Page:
The current account deficit (CAD) is the net difference between inflows and outflows of foreign currencies.
"The increase in CAD was primarily on account of higher trade deficit contributed by both a deceleration in export growth and increase in imports," the RBI said.
Merchandise exports growth dipped 4.9 percent in the second quarter, while there was an 8.1 percent surge in imports on higher inbound gold shipments.
For the first six months of 2014-15, the current account gap narrowed to 1.9 percent or USD 17.9 billion from 3.1 percent in the same period a year-ago, the RBI data showed.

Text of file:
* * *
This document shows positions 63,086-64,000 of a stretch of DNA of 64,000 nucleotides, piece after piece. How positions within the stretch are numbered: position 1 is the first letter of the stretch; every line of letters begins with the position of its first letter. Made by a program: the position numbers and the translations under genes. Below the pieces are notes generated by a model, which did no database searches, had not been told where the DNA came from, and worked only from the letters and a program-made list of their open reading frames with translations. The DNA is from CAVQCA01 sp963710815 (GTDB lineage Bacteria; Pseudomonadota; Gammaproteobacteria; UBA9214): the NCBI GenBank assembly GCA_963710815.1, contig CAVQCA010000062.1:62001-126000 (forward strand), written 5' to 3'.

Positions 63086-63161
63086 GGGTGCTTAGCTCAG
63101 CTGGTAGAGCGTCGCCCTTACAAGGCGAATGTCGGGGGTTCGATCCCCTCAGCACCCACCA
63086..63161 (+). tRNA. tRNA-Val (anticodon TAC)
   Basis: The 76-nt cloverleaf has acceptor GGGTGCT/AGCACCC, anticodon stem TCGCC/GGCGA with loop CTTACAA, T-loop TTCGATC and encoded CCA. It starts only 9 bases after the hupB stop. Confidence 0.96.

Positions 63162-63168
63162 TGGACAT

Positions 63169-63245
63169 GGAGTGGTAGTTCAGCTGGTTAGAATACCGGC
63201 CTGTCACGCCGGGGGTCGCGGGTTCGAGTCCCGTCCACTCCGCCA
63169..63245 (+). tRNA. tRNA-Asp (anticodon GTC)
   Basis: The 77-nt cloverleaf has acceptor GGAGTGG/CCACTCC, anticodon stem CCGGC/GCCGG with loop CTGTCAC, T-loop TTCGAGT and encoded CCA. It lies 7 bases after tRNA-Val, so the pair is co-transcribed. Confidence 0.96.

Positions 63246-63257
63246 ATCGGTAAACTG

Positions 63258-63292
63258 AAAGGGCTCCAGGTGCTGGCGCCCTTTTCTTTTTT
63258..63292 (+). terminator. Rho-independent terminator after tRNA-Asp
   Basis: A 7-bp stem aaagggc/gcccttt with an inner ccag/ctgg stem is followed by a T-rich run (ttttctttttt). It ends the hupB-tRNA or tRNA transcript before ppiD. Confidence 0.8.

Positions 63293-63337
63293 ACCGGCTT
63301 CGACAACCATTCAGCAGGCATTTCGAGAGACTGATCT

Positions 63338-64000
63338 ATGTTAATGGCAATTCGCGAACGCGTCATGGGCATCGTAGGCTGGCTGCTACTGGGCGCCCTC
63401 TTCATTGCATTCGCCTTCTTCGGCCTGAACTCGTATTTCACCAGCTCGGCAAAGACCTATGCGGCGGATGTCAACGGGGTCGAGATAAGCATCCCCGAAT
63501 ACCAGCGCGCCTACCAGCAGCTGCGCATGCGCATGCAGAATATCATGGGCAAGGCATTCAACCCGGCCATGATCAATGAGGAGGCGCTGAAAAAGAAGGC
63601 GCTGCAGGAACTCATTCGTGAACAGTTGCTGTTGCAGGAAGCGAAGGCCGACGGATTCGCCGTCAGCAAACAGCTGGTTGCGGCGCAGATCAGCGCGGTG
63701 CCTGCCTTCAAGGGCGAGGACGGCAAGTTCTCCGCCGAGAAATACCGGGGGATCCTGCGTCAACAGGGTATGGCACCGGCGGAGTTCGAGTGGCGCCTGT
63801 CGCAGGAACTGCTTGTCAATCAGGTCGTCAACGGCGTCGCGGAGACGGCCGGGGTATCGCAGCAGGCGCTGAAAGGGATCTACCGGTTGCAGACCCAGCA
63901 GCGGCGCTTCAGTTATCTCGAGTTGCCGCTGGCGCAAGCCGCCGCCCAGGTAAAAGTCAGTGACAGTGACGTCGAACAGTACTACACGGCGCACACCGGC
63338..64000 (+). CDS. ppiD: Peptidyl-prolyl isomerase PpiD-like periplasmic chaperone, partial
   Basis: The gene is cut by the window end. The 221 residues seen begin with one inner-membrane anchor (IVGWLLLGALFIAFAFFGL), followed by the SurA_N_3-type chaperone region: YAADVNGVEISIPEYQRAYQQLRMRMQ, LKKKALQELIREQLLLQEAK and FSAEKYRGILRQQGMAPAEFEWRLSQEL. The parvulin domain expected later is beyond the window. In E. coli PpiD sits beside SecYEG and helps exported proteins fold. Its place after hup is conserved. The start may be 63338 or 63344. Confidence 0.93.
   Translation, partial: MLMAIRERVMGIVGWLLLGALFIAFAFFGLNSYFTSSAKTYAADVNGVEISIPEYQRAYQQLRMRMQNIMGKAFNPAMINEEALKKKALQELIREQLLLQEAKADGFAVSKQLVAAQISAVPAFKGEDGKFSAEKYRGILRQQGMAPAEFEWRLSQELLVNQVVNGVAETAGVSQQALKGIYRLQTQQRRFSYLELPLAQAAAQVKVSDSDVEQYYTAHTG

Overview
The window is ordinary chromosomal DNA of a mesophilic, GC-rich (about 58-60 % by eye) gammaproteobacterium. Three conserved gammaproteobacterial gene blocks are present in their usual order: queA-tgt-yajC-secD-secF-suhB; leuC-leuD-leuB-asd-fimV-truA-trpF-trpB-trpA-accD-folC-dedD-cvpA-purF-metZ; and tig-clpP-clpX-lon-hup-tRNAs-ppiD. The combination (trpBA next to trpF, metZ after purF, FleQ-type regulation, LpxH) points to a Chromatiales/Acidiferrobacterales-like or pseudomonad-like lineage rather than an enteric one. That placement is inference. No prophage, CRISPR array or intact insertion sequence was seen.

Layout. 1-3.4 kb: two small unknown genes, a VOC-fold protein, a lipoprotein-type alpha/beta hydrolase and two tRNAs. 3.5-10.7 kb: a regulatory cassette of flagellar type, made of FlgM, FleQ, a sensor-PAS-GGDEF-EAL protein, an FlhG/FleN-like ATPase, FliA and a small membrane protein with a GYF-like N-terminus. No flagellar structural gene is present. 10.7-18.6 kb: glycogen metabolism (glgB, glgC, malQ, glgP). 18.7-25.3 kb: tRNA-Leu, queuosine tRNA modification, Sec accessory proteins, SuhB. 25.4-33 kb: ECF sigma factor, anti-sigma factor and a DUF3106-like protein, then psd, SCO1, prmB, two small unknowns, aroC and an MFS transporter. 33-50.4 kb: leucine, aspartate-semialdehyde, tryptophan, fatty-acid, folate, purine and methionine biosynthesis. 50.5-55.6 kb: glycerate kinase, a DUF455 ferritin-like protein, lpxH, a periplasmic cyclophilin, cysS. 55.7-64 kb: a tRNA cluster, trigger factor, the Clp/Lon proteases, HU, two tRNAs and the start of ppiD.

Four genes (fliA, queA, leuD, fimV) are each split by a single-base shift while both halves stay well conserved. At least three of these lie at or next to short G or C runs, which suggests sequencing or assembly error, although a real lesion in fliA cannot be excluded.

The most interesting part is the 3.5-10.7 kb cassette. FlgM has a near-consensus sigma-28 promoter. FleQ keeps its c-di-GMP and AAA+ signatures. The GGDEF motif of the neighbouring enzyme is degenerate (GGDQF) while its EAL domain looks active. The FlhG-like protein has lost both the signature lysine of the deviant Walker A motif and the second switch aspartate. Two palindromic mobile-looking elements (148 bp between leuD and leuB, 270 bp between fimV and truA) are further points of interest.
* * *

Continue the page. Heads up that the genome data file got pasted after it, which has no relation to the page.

There was a net accretion of USD 6.9 billion to the forex reserves during the reporting quarter as against a drawdown of USD 10.4 billion.
Net inflows of NRI deposits at USD 4.1 billion in Q2 were lower than the USD 8.2 billion notched up during the days of rupee fall in the year ago period, the RBI said.
External commercial borrowings by enterprises at USD 1.4 billion in were higher than USD 1.3 billion year-on-year.
CAD 1.2 percent in the second quarter of the previous fiscal on unconventional moves to arrest the rupee slide. It stood at 1.7 percent for the preceding June quarter this year.
On services, the net services improved by 3.4 percent on a pick-up in telecommunications, computer and information services, the RBI said.

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